A Massachusetts woman forced into a years-long battle against a man convicted of raping her when she was a child is once again preparing to face him after a state appeals court decided he can press his claim in family court for the right to visit the child conceived during the sexual assault.
The woman — referred to in court documents as H.T. — was just 14 years old when she was raped by then 20-year-old Jamie Melendez, whom she met at a church youth group.
As detailed in a March InsideEdition.com story on the subject, Melendez pleaded guilty to the rape in 2011 and was sentenced to 16 years’ probation.
As a result of the rape, the eighth grader became pregnant. She went on to have a daughter, who is now seven.
The case was remanded to family court, where Melendez was ordered to pay $110 a week in child support. In turn, he filed for visitation rights, arguing that if he had to pay to support the child, he should be able to see her.
Now 22, H.T. has been fighting for years to keep her daughter away from the man convicted of raping her, most recently requesting that the Massachusetts Court of Appeals throw out a paternity ruling giving Melendez the right to fight for visitation.
But the Massachusetts Court of Appeals this week denied the woman’s request, giving Melendez the ability to press his claim in family court for the right to visit the little girl.
“We were very distraught and surprised, because this is not an ordinary case involving impregnation from rape, where the person is not convicted... This is a case where, not only do we have a criminal conviction, but a criminal conviction where the perpetrator impregnated a child,” H.T.’s attorney, Wendy Murphy, told InsideEdition.com Friday.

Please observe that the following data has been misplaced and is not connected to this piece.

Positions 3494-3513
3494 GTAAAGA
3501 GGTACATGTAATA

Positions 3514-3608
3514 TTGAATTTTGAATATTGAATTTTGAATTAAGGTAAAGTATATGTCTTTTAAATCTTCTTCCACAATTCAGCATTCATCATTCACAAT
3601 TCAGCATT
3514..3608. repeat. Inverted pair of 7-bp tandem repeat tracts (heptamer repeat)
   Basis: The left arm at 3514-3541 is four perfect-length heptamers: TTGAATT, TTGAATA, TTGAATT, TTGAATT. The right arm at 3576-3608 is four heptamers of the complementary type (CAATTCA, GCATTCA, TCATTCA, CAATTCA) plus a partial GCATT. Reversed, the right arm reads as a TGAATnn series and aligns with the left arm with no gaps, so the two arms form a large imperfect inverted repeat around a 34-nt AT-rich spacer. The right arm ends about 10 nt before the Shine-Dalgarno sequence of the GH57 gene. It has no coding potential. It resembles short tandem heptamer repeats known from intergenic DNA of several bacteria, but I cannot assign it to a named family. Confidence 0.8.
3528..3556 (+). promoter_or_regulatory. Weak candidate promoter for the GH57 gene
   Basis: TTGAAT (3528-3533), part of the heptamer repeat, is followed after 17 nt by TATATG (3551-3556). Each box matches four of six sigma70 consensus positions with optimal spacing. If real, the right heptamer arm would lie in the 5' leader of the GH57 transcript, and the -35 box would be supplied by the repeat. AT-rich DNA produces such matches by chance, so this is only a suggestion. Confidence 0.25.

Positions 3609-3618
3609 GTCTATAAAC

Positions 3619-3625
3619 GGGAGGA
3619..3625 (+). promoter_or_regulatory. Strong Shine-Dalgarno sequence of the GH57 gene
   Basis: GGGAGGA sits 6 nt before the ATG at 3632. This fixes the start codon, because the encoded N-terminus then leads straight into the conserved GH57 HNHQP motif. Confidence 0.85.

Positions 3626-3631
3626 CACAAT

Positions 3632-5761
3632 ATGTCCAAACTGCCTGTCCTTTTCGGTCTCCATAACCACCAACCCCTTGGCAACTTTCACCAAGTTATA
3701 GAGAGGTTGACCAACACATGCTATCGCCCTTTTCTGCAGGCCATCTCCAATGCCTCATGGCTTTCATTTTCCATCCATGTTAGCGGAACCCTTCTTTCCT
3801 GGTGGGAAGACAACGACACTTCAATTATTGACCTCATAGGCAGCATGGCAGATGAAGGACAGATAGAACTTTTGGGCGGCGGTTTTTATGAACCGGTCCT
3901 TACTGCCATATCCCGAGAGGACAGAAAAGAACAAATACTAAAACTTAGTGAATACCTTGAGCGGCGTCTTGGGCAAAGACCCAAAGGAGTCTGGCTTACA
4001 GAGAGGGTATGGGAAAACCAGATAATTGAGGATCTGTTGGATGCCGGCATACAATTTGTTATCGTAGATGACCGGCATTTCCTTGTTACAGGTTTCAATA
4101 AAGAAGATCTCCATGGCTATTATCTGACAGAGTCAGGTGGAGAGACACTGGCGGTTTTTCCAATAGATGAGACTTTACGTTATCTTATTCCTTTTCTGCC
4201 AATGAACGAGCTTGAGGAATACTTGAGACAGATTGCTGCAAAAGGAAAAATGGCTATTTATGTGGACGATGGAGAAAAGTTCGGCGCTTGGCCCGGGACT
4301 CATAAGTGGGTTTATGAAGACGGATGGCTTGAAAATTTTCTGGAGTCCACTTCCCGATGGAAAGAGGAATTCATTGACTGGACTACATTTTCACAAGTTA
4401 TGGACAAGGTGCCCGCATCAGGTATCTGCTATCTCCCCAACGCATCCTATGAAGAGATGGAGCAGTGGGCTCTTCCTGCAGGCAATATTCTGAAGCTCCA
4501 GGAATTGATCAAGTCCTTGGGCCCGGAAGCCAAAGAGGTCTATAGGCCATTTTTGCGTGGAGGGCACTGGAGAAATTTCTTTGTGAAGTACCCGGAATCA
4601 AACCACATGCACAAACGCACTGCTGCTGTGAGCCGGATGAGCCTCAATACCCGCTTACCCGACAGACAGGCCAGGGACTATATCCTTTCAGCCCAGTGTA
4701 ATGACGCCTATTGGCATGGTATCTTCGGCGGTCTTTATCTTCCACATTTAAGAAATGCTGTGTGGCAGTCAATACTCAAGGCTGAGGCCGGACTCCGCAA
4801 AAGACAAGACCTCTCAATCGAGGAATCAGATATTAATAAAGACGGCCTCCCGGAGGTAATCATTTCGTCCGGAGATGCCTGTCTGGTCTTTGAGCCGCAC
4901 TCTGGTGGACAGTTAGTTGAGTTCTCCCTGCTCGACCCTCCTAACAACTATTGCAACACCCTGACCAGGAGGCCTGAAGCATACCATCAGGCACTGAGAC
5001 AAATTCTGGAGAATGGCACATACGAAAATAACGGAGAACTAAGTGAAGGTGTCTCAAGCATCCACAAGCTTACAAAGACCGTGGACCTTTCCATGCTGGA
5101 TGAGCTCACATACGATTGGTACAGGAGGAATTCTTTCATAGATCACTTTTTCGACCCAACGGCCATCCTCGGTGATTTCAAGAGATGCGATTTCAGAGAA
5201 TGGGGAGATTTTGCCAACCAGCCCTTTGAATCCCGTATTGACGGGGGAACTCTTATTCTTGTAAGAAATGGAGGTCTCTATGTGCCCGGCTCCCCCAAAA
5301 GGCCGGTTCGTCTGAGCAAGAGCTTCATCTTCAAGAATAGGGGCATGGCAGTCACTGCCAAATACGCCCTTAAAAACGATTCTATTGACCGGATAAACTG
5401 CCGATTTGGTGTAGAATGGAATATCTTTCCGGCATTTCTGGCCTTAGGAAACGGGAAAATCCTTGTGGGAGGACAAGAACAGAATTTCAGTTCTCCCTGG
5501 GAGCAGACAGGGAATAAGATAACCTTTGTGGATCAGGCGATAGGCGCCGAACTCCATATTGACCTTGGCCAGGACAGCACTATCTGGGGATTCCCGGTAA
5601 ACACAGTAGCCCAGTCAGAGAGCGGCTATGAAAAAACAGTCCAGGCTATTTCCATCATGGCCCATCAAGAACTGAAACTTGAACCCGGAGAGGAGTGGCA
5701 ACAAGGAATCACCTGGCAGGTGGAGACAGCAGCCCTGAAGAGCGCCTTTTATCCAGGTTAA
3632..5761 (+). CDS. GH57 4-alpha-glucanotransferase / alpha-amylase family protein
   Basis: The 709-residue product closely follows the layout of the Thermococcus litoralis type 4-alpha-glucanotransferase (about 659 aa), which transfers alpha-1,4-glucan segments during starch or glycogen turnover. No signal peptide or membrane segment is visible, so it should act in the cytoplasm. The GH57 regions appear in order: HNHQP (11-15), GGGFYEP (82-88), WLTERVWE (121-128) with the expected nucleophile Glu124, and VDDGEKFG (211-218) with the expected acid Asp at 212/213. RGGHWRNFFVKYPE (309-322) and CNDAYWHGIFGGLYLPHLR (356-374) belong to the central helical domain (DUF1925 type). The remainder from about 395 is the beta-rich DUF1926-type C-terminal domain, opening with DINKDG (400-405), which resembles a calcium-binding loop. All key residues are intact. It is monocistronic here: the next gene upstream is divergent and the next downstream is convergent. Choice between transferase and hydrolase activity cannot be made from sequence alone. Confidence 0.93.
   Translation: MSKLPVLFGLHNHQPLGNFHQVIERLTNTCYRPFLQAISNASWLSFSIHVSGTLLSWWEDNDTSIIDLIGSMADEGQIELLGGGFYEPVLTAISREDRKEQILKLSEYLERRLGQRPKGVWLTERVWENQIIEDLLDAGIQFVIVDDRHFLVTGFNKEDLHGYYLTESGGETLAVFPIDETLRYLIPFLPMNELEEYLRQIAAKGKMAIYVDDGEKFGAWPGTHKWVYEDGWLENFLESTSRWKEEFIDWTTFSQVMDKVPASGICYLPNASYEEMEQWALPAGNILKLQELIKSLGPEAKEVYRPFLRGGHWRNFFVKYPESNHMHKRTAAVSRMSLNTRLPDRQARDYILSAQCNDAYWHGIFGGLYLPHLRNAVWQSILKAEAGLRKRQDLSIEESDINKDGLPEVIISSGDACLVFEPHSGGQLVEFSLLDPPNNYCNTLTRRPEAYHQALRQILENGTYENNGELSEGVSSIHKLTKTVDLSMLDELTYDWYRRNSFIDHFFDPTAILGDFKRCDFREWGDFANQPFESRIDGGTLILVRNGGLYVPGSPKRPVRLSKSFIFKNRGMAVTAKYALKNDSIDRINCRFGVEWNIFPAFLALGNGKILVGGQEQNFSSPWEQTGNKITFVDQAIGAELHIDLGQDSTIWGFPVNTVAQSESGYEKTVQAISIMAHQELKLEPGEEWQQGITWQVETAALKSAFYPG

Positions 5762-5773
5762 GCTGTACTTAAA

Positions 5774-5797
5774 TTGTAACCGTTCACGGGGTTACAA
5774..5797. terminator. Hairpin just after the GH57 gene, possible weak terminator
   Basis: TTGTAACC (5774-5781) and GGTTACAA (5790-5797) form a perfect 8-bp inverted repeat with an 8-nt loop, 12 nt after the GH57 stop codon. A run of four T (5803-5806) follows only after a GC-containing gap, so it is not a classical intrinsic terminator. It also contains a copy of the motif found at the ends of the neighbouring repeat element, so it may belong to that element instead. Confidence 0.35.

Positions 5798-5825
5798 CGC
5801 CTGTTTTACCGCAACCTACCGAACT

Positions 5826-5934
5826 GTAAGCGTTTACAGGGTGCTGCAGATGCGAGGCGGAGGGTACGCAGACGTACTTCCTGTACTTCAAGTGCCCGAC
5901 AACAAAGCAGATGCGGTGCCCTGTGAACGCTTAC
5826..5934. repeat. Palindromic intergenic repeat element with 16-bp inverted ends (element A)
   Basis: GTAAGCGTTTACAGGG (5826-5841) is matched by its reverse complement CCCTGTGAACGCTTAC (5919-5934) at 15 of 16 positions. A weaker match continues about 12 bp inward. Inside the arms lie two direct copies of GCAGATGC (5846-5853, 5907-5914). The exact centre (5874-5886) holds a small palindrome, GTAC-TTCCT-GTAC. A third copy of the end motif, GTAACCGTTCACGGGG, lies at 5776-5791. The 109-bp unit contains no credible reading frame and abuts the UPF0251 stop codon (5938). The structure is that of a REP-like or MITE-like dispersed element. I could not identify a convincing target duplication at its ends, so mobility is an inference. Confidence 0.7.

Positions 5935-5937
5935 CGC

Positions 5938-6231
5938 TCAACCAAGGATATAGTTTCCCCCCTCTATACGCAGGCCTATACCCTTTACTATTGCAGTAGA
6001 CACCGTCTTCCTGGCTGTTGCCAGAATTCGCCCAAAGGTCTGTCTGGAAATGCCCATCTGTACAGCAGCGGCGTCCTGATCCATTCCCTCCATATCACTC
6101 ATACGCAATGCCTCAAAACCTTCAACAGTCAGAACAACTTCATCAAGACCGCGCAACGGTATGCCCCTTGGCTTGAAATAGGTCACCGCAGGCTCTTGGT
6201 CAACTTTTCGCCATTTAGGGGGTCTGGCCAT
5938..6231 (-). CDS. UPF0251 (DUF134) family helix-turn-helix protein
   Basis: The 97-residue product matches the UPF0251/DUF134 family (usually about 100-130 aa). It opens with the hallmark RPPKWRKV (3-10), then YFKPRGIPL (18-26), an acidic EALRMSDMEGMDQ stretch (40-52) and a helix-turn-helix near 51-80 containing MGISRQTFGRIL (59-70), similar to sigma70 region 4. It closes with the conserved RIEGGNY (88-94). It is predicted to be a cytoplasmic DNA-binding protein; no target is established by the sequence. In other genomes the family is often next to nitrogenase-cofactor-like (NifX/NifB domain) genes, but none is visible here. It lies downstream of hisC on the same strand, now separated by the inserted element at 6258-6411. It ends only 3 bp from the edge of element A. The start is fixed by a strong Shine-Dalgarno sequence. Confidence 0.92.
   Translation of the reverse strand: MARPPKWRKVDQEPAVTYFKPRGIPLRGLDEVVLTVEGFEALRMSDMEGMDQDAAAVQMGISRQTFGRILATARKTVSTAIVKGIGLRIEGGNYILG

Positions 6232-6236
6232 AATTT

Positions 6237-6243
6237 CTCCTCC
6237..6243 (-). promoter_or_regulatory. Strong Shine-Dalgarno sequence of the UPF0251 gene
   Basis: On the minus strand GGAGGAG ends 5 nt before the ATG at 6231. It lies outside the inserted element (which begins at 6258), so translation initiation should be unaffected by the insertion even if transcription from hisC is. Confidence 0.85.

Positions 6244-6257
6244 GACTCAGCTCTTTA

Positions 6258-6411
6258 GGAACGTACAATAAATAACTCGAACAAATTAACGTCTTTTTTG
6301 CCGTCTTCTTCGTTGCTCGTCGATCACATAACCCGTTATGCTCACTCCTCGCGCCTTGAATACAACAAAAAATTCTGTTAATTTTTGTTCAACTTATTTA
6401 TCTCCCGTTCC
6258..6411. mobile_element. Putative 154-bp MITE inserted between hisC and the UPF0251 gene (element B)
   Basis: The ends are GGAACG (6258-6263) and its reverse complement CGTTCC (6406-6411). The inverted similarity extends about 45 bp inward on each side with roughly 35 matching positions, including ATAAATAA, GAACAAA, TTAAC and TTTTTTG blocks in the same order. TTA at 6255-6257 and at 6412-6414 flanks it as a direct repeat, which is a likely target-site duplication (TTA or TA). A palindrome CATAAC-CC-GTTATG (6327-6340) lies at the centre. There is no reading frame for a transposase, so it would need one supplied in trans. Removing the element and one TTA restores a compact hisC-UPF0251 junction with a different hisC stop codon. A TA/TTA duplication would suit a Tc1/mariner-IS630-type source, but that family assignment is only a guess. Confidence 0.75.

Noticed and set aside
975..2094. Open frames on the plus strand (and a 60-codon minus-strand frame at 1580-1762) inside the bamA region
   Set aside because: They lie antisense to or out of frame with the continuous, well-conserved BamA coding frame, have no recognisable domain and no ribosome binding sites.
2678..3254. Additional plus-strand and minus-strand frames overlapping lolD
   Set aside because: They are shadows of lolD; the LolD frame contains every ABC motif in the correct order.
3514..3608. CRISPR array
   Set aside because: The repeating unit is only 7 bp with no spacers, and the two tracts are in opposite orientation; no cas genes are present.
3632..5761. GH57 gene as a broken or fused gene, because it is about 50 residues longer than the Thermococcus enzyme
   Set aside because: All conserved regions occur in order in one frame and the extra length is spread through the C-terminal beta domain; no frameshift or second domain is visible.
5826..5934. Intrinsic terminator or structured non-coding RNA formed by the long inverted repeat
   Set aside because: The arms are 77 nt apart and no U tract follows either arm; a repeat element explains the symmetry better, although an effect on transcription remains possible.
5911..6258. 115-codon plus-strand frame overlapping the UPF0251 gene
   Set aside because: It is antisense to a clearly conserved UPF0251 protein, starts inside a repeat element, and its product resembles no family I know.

“The idea that our legal system could endorse the claim that, this is a person who became a father after being convicted of raping a child and causing the birth of another child, it’s just so shocking to me — as an attorney, and it’s shocking to me as a person who believes in the importance of civility; you have to have laws in place that reward and punish certain behaviors,” she continued. “They said basically that DNA alone creates a father, and I find that intolerable.”
Murphy, the director of the Women’s and Children’s Advocacy Project at New England Law School, said she will appeal the decision to the State Supreme Judicial Court.
“There’s no way my client is going to subject her little girl to visitation with the man who raped her,” Murphy said. “Just imagine the picture—consider a mom with her 7-year-old child, bringing her to the front door because there’s a strange man out front and insisting she get in the car. Explaining who he is, why he’s there … why she has to go. How is it possible for a legal system [to allow] for that moment to ever come in a child’s life? That’s what I’m most perplexed about.”
A parents’ rights law passed in Massachusetts in 2014 allows a judge to grant visitation to the father of a child born out of rape if the judge believes it is in the best interest of the child.
Murphy said the ruling may have farreaching effects not being considered by the court, as ejaculating during rape not only brings along the risk of pregnancy, but also STDs, including HIV/AIDS.
“Just from a public policy perspective, do we really want rapists to impose the added influence of body liquids?” she said. “We don’t want rape at all, but nor do we want there to be an incentive in the law for rapists to impose their body fluids and sperm in victims. Any rule of law that rewards ejaculation during rape will necessarily increase the public health consequence.
“Why are we overvaluing biology for a rapist?” Murphy continued. “We don’t … for sperm donors or people with IVF. We’re giving more status as a dad to a perpetrator than a non-rapist sperm donor who helps infertile couples. They can’t even go to family court! They’re not allowed... much less ask for visitation.”
If necessary, Murphy said she will take her client’s case to federal court and will continue to press lawmakers to advance bills aimed at protecting children born out of rape from their mothers’ attackers.
Speaking about her client, Murphy said: “She’s been distraught since the beginning of all this. She lives in a fairly constant state of anxiety. It’s really very, very difficult to have peace of mind with this ongoing threat of that rapist coming back into her life. The child is seven. [H.T. has] been waiting a long time for peace of mind.”
Attempts to reach Melendez were unsuccessful.